What makes the Unreasonable Institute Finalist Marketplace www.unreasonableinstitute.org so compelling that I can’t stop writing about it? Well, for one thing, it’s a contest – and I love a contest, especially if it’s something I get to vote in – and couldn’t win if my life depended on it. For another thing, it introduces me to a bunch of young people that are doing such amazing things, it makes me feel hopeful about the future. Zehra Ali, head of Ghonsla is one of those high-impact social entrepreneurs that I really, really want to see go to the UI’s business incubator — and then watch her ideas fly.
Zehra is 24 years old, Pakistani, a recent graduate of MIT in Mechanical Engineering and Technology & Policy, and fixated on the idea of creating housing and energy solutions for the global poor. Her first line of fire: corrugated galvanized iron roofs that cover the homes of about 1 billion people in the world.
CGI-covered homes are hot in the summer, cold in the winter, and require lots of wood to heat in cold climates like Pakistan, contributing to deforestation and indoor air pollution that is quite toxic. Yet after the devastating earthquake in Pakistan in 2005, 8.5 million sheets of CGI were distributed to rebuild homes. Zehra has a better idea.
In 2007, working with faculty at MIT and her team in Developmental Entrepreneurship, Zehra developed Ghonsla (meaning “nest” in Urdu). It’s an R3 insulation material that is made of readily available, renewable and waste materials like straw and resin, is 30-40% cheaper than other insulating materials in Pakistan, and will pay for itself in one year in firewood savings alone. What’s more, it can be produced, distributed, and installed locally, giving a boon to the Pakistan economy, where Zehra is already partnering with Packages, Ltd. (a large Pakistani corporation), microfinance and social organizations to organize financing, technology promotion and outreach to other communities.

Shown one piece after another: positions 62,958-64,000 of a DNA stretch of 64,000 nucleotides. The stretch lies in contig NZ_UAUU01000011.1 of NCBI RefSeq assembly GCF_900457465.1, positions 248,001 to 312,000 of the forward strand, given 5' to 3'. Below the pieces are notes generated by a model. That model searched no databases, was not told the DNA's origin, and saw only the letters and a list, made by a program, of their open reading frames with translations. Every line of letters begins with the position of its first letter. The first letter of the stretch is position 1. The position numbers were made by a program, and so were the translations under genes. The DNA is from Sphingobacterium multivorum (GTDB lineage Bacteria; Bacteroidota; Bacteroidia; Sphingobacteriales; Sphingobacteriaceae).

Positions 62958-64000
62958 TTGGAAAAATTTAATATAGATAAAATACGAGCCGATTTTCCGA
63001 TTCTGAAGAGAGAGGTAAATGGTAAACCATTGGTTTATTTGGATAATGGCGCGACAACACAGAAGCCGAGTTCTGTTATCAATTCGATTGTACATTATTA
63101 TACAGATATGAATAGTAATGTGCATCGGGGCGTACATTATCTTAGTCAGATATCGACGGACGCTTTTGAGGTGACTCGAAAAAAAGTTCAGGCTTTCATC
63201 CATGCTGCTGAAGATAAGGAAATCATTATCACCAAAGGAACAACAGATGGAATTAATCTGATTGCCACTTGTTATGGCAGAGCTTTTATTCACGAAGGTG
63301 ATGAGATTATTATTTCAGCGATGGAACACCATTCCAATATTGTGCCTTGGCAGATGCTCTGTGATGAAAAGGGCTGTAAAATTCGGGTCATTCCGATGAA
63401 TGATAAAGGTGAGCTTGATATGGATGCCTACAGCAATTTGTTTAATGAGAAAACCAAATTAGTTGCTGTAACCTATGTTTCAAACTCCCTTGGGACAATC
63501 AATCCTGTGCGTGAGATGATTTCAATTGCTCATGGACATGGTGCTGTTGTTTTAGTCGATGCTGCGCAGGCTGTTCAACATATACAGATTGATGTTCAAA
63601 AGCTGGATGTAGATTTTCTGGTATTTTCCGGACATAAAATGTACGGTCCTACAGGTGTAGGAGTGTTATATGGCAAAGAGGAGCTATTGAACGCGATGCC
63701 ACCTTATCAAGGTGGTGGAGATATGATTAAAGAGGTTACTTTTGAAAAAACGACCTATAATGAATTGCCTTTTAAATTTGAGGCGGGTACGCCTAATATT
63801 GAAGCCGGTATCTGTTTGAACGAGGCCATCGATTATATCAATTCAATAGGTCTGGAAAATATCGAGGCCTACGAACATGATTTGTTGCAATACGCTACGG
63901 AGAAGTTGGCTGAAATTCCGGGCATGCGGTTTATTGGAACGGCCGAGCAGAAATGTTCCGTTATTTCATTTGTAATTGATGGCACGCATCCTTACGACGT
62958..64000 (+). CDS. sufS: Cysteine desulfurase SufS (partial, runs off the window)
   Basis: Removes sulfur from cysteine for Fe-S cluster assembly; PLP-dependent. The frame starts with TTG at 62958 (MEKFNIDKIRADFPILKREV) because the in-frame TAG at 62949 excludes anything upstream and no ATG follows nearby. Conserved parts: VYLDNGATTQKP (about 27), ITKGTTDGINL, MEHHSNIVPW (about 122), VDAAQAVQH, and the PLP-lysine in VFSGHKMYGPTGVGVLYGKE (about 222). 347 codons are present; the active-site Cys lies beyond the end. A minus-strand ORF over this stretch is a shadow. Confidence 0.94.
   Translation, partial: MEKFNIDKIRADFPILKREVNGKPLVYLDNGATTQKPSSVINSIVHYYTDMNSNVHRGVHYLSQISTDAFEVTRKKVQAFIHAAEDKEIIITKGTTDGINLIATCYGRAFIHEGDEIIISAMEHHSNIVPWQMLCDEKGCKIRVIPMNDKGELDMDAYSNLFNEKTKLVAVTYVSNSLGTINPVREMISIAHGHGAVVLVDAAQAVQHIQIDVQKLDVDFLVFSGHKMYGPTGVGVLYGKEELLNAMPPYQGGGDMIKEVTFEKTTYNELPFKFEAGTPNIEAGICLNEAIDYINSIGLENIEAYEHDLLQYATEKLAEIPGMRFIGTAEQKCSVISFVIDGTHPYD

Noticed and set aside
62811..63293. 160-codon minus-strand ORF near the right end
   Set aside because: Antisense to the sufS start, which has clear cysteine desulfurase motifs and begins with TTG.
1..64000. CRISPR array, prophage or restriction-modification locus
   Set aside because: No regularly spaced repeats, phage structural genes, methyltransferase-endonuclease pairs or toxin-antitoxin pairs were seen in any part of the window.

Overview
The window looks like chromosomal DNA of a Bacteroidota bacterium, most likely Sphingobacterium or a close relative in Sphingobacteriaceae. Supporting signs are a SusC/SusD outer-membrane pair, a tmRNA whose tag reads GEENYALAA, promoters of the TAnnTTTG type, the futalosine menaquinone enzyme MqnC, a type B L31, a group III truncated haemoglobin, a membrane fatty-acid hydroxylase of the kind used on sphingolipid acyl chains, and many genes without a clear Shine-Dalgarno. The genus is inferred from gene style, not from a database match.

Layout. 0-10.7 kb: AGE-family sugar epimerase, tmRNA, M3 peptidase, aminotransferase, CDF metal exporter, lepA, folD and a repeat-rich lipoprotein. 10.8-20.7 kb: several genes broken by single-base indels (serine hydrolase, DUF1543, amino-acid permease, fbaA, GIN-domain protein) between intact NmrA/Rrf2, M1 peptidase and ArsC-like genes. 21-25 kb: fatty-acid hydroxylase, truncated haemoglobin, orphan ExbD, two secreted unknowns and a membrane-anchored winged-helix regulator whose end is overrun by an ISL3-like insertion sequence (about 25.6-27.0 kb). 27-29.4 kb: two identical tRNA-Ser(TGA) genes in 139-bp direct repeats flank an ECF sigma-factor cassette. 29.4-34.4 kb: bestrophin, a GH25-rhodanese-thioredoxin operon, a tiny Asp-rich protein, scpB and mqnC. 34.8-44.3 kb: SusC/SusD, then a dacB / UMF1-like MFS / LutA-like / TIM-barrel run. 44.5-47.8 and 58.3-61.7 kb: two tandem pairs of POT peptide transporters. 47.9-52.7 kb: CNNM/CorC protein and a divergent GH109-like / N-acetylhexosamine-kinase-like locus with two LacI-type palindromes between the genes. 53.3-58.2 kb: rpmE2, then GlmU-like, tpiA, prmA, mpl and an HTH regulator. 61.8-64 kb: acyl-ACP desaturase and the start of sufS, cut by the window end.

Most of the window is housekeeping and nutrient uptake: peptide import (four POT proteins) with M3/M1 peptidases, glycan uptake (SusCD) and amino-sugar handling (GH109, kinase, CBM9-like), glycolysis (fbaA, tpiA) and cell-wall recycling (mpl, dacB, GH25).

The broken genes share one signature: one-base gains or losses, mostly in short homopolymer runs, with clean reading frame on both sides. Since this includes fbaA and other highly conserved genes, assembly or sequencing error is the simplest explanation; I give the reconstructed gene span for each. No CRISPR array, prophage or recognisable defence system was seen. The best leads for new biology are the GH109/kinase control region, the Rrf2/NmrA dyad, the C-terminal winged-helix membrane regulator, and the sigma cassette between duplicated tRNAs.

Her pilot build of 12 houses and a school in an earthquake-affected village in Northern Pakistan allowed Zehra and her team to test the Ghonsla product and monitor its impact on income, indoor air pollution and wood consumption – as well as the families’ comfort. She came away sobered by the inadequate and energy-inefficient housing conditions she saw, filled with ideas for further R&D to improve the product and its market potential, and completely inspired by the resilience of the people of Pakistan and their eagerness to turn adversity into opportunity if given the slightest support and access to resources.
In the school she helped insulate, the students wrote on the newly insulated walls that were keeping them warm through the bitter cold: “Simple living and high thinking is the motto of a great people.” For great people like Zehra and her team, my $100 today goes to Ghonsla. http://www.unreasonableinstitute.org/finalists/index.php?action=about_pro&proId=171 Live long and prosper!